Dallas Startup Immerss Aims To Be the ‘Go-To Solution’ for Live E-Commerce

Working with San Antonio-based bootmaker Lucchese, Immerss delivered a use case that gave the brand a real kick, with a live e-commerce shopping experience that moved the majority of Lucchese sales to direct-to-consumer. That turned the bootmaker from client to investor through a $1.1 million seeding check. Now Immerss is looking to raise millions more to become the "go-to solution" for live e-commerce.

Co-founder Patrick Jacobs told Dallas Innovates an early meeting with Lucchese's president led to a "lightbulb moment"—one that set Immerss on an innovative new path.

A pivot in focus a few years ago has positioned Immerss to tackle the growing e-commerce trend.

Now, as it looks to raise millions in a new fundraising effort, the Dallas-based company—which provides digital tools to help brands drive online sales—says it’s looking to become the “go-to solution” for live e-commerce.

“We really view ourselves as a matchmaker between brands and their customers,” Immerss co-founder Patrick Jacobs told Dallas Innovates.

The ‘lightbulb moment’

Immerss co-founder Patrick Jacobs

Immerss initially launched in 2015 with the goal creating a video connection platform, bringing on now-CEO Arthur Veytsman as an earlier investor. The company later reiterated to a tool connecting brands with influencers to market products online, but found itself moving more toward an agency model rather than its core focus as a tech platform.

“It’s always been about the belief that live video was going to become more of a prevalent player in commerce, and in general, that live video was going to continue to evolve be a player in multiple areas,” Jacobs said.

At around that time, the co-founders found themselves speaking with Doug Kindy, the president of San Antonio-based bootmaker Lucchese. Kindy told them his company’s biggest pain point was selling expensive, high-consideration items to customers who don’t get the experience of being helped by a knowledgeable salesperson online

“That was the lightbulb moment,” Jacobs said.

Client becomes investor

In 2019, Immerss leveraged its years of R&D work and began working on an MVP for its new focus as an e-commerce shopping experience, with Lucchese as its first client and use-case. After going live with the Immerss platform in early 2020—even before the pandemic pushed most sales online—the company was able to help Lucchese move the majority of its sales to direct-to-consumer.

Through family office investors led by Lucchese board members—Oak Stream Investors III, a fund of Oak Stream Investors, and Muse Family Enterprises—the bootmaker would go on to invest $1.1 million in seed funding in Immerss in 2021.

“When we got numbers out of Lucchese’s case study, that just blew everybody’s mind. We’re like, ‘Okay, we’ve got something good here, because we went with the most difficult use-case and we got really amazing KPIs out of it,’” Veytsman told Dallas Innovates. “That that gave us a very strong trajectory into we’re building the right thing at the right time. So, then it’s going and making it accessible to many stores.”

‘It’s all about enabling brands to build relationships’

[Photo: Immerss]

To help brands drive e-commerce sales, Immerss offers two core solutions. Its one-to-one solution, which is called digital clienteling, is similar to the chat widget that pops up on many retail websites. However, Immerss’ solution connects customers with real-time video to a brand’s sales rep. Its one-to-many solution is described by Jacobs as giving companies their own “branded QVC experience,” allowing them to host interactive livestreams to entertain and make sales.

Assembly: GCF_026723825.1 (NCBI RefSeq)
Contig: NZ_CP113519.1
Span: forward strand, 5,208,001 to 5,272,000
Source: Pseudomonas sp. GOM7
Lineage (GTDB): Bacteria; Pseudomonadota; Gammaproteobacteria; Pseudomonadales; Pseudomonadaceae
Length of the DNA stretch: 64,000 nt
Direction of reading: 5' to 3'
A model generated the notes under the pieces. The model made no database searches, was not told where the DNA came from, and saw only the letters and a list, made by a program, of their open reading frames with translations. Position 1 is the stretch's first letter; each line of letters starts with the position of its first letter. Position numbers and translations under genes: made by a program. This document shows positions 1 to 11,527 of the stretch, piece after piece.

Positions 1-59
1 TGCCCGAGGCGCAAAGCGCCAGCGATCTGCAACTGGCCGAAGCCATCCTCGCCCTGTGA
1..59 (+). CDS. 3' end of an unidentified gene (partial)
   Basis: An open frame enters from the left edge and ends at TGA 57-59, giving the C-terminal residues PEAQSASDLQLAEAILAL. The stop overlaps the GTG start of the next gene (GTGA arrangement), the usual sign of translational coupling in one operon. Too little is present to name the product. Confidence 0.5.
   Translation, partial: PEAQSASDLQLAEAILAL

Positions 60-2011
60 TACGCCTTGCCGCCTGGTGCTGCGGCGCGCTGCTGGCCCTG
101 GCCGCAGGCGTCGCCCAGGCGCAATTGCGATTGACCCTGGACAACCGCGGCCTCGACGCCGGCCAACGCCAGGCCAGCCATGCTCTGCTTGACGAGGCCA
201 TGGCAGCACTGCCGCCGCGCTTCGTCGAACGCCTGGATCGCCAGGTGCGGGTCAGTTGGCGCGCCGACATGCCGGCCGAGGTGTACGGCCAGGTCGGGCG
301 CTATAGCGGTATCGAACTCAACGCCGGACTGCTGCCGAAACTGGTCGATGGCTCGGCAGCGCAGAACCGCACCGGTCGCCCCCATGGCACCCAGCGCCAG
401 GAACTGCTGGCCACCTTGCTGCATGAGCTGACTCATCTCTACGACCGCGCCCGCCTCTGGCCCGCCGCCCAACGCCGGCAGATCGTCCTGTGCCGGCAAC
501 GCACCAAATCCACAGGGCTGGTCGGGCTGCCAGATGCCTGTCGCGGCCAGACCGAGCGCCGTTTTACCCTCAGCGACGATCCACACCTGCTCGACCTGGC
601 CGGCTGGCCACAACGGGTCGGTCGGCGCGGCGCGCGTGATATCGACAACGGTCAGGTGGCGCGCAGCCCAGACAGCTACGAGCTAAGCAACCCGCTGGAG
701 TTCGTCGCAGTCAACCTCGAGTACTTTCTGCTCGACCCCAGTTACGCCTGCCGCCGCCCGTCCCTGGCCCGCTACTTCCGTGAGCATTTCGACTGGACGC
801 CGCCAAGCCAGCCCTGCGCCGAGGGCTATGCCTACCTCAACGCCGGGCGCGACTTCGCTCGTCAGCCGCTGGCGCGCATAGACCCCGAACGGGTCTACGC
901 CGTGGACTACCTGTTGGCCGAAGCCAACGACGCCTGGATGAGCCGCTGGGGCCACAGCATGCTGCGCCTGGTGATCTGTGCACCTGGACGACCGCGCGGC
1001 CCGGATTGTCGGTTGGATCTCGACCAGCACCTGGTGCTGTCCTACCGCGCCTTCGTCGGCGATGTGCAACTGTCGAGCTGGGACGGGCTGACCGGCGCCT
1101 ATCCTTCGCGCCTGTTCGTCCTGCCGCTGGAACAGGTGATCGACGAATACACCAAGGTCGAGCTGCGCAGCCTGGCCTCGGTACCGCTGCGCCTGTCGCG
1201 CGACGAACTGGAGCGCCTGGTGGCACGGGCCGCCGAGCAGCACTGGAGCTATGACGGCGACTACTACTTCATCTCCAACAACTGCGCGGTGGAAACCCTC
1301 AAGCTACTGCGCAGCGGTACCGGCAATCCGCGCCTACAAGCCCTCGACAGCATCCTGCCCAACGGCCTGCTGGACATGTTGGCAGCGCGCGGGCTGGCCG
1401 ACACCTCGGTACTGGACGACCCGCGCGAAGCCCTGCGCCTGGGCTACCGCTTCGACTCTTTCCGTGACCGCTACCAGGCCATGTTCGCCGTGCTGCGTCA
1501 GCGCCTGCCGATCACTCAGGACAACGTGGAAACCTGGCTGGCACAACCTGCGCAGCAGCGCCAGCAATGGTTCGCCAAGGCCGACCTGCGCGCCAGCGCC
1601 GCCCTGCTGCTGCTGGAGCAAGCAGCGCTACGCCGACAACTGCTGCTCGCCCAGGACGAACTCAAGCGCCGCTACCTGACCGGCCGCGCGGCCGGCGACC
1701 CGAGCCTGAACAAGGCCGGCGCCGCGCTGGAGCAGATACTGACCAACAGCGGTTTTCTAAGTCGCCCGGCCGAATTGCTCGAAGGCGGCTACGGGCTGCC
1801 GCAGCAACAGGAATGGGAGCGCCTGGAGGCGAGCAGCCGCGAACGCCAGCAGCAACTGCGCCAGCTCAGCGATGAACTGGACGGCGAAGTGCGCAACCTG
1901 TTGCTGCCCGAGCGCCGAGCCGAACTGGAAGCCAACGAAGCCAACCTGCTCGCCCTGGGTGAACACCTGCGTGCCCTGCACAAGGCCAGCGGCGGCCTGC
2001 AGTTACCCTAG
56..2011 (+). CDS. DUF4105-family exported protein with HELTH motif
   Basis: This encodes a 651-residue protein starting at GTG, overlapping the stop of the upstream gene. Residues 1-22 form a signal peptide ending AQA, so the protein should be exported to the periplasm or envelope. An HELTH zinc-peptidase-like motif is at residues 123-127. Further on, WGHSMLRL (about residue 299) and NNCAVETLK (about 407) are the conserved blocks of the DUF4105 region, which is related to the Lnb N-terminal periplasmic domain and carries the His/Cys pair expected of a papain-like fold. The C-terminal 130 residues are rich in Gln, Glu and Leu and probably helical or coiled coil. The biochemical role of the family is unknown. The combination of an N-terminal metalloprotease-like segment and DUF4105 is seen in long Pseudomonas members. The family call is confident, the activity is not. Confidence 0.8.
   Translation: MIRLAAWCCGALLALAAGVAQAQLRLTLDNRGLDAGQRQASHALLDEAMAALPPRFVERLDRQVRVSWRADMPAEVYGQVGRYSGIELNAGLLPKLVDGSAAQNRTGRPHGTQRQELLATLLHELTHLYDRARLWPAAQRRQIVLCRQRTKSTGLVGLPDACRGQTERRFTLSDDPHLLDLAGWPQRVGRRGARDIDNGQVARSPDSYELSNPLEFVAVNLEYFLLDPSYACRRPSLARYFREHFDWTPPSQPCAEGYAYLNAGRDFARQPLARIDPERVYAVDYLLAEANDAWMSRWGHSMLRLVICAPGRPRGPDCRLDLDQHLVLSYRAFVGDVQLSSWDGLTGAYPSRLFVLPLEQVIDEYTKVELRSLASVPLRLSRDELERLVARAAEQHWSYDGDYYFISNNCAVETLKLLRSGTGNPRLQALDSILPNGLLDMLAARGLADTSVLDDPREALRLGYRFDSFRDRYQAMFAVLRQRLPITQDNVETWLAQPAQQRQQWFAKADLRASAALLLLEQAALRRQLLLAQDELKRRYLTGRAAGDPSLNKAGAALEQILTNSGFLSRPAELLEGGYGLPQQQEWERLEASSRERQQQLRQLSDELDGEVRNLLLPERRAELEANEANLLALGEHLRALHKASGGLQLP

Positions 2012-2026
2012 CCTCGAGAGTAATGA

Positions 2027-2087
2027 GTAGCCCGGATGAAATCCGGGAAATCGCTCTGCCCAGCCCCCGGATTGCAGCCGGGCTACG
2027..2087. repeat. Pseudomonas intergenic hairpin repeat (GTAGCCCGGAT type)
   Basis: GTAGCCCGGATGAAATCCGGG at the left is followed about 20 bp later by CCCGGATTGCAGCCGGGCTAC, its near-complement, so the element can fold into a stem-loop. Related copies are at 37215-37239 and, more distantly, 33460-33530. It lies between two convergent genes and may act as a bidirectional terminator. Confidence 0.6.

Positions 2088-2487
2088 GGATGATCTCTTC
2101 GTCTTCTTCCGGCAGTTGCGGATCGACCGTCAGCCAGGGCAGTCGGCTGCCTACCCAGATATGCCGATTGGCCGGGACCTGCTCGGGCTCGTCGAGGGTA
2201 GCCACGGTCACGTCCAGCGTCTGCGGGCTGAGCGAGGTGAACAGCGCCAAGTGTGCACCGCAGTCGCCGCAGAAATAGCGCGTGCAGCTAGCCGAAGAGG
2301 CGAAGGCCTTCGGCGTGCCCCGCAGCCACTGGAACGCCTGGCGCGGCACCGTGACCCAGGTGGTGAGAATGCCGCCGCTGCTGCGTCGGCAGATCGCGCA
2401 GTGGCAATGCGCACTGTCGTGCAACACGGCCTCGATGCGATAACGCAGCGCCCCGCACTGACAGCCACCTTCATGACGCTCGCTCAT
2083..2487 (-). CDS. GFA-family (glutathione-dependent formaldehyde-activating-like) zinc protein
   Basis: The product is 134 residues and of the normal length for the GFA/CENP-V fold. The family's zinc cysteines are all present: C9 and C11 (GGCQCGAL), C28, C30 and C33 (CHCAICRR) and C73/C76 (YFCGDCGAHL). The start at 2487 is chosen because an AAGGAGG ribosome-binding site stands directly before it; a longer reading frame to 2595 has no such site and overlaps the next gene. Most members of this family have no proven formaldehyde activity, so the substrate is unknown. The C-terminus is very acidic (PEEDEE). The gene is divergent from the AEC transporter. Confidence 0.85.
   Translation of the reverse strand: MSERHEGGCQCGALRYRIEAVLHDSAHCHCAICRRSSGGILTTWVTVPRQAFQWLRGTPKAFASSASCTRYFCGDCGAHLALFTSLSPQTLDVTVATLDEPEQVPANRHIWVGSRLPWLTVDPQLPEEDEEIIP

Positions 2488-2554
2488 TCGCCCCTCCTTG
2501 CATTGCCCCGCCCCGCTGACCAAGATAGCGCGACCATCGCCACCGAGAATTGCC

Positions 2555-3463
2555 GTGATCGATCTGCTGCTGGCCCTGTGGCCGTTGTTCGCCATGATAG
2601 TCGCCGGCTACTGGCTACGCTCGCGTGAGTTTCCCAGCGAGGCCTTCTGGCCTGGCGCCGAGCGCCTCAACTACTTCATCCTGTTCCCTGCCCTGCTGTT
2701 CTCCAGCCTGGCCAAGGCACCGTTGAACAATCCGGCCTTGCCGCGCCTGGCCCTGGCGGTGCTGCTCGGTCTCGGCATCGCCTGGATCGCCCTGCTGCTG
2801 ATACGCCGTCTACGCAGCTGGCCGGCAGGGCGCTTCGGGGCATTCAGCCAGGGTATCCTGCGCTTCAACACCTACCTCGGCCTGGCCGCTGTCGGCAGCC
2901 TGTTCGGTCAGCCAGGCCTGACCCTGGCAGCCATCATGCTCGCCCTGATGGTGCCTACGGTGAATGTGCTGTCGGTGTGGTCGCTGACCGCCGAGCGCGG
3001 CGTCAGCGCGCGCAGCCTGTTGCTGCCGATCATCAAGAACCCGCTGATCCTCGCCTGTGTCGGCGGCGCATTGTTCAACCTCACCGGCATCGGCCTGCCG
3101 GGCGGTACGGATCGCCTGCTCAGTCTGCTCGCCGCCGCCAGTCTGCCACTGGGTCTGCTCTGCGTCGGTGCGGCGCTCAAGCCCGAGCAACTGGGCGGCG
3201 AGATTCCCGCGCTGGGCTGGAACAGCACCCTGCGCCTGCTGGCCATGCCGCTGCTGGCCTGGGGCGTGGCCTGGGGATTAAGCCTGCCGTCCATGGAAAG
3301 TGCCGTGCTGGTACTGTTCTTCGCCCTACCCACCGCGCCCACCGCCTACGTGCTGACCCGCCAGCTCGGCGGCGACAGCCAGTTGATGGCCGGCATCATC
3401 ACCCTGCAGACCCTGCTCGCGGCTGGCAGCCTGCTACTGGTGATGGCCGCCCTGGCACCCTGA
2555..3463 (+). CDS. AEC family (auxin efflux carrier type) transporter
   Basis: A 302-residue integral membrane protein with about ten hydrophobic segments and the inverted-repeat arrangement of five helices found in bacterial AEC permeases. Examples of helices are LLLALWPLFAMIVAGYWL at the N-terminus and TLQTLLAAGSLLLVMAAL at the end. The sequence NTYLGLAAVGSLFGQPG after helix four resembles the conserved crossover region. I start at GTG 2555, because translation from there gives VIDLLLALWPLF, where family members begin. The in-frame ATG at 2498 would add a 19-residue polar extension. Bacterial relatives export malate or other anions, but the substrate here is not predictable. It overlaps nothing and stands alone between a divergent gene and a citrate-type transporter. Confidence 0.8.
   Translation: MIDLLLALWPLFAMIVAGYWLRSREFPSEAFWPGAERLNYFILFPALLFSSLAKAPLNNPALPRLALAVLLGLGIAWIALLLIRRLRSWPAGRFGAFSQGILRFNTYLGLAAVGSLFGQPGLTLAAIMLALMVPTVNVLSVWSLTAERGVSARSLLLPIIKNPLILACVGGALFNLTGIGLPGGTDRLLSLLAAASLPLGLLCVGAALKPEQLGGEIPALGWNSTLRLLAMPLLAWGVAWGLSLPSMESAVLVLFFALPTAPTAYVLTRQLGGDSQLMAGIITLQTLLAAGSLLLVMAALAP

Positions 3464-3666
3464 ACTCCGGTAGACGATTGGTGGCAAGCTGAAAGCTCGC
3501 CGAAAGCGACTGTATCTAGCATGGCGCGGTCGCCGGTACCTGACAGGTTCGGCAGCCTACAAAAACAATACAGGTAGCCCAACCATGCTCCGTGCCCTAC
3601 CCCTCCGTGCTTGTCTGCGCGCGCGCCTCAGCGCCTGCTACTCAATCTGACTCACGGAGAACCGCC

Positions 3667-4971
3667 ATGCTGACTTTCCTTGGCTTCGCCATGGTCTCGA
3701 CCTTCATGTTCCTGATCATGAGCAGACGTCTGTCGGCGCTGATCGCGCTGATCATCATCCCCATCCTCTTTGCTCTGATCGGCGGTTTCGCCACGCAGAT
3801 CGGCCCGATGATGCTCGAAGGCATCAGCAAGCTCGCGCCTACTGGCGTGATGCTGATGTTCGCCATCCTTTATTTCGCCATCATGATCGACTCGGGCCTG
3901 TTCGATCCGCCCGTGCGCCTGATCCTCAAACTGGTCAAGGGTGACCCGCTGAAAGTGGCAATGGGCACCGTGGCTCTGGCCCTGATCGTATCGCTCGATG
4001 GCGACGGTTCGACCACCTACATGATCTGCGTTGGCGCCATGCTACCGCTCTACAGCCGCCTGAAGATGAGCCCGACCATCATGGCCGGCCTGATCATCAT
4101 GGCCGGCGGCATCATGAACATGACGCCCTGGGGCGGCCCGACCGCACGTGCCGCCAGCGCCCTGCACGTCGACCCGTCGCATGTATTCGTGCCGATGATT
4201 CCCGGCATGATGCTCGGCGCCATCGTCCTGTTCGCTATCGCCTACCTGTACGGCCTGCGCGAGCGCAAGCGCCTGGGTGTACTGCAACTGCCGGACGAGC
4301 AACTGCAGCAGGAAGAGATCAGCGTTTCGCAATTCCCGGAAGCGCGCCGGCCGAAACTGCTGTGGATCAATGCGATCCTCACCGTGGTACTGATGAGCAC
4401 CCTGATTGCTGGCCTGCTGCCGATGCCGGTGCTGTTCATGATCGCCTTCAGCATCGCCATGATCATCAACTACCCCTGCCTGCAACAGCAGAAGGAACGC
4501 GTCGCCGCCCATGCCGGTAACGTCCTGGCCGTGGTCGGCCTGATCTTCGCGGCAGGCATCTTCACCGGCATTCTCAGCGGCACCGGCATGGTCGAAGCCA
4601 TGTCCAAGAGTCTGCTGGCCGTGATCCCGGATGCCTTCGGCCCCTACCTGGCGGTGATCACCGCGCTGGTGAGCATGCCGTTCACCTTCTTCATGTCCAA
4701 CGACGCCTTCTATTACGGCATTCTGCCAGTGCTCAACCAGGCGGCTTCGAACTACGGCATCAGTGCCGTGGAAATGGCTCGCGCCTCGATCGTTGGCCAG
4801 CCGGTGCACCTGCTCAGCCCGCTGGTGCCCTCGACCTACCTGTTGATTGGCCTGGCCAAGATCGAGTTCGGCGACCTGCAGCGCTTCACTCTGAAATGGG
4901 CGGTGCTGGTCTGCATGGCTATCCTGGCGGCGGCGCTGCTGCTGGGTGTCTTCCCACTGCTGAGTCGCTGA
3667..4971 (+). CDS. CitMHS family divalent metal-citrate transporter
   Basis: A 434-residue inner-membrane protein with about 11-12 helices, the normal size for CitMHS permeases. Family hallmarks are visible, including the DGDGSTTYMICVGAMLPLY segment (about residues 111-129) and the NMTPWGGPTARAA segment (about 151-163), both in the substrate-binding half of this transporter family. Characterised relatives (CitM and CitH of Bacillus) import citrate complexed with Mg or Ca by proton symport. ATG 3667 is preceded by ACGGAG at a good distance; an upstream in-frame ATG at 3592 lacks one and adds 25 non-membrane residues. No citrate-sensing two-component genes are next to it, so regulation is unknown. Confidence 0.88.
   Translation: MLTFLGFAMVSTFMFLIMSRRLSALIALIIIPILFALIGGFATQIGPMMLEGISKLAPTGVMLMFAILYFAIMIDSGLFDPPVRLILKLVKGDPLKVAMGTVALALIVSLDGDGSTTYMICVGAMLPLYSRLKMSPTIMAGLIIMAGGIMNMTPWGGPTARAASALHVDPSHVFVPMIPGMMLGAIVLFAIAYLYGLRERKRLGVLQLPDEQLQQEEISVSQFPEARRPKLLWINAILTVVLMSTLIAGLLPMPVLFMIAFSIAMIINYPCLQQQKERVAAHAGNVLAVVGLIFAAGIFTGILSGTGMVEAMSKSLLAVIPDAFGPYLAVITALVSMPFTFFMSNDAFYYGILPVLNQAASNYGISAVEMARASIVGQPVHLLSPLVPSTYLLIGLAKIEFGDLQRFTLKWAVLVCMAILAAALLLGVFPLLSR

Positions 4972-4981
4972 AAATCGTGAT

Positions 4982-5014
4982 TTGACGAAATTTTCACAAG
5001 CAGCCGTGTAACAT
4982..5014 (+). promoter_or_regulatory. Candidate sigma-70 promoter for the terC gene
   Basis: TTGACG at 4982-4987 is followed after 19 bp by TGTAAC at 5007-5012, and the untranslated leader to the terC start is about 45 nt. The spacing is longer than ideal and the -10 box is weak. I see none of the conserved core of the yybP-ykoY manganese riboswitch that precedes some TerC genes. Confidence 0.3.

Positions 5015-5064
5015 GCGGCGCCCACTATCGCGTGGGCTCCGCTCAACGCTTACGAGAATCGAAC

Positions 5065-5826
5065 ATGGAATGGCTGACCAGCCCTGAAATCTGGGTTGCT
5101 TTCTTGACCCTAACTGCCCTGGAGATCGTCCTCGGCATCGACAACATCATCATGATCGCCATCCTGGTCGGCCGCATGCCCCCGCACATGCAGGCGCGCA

Both solutions provide real-time analytics about sales and engagement.

“It’s all about enabling brands to build relationships with their shoppers online, to really create a human element in e-commerce and create this kind of virtual in-store experience from a clientele standpoint,” Jacobs said.

That solution has helped Immerss attract local clients like Ylang 23 and Tinge Beauty, as well as others like Hammitt and Radley London. On average, the company says brands using its platform see sales conversions between 24% and 31% and average order volumes increase by at least 35%.

“Through our technology, you can build a relationship with an associate from the store from anywhere in the world. The brand could do that successfully, they’re going to win in the long-term,” Jacobs said. “You’ve got to differentiate the brands out there, and the number-one way to differentiate is to provide memorable experiences.”

Immerss plans to start raising $5 million later this year

Building on the success it has seen, Veytsman said his 12-person company plans to begin raising a $5 million funding round in Q4 of this year. Still considering the companies Immerss works with as early-adopters, he added that the funding will help Immerss continue to garner traction and customers, while positioning it to become a “business influencer” in the space, leveraging its understanding of technology and e-commerce, in addition to helping it build out its offering.

One of the areas Immerss is looking at is bridging the in-person shopping experience with digital shopping. Veytsman said the new solution the company is building out will allow a shopper to enter a store, and instead of looking around for a sales rep or specialist, they’ll be able to scan a QR code, which would connect them with a live online expert—something he says also helps cut down on hiring costs for businesses.

“The big, overarching goal is to provide our clients with the ability to use our technology to better their business and better life for their employees,” Veytsman said.

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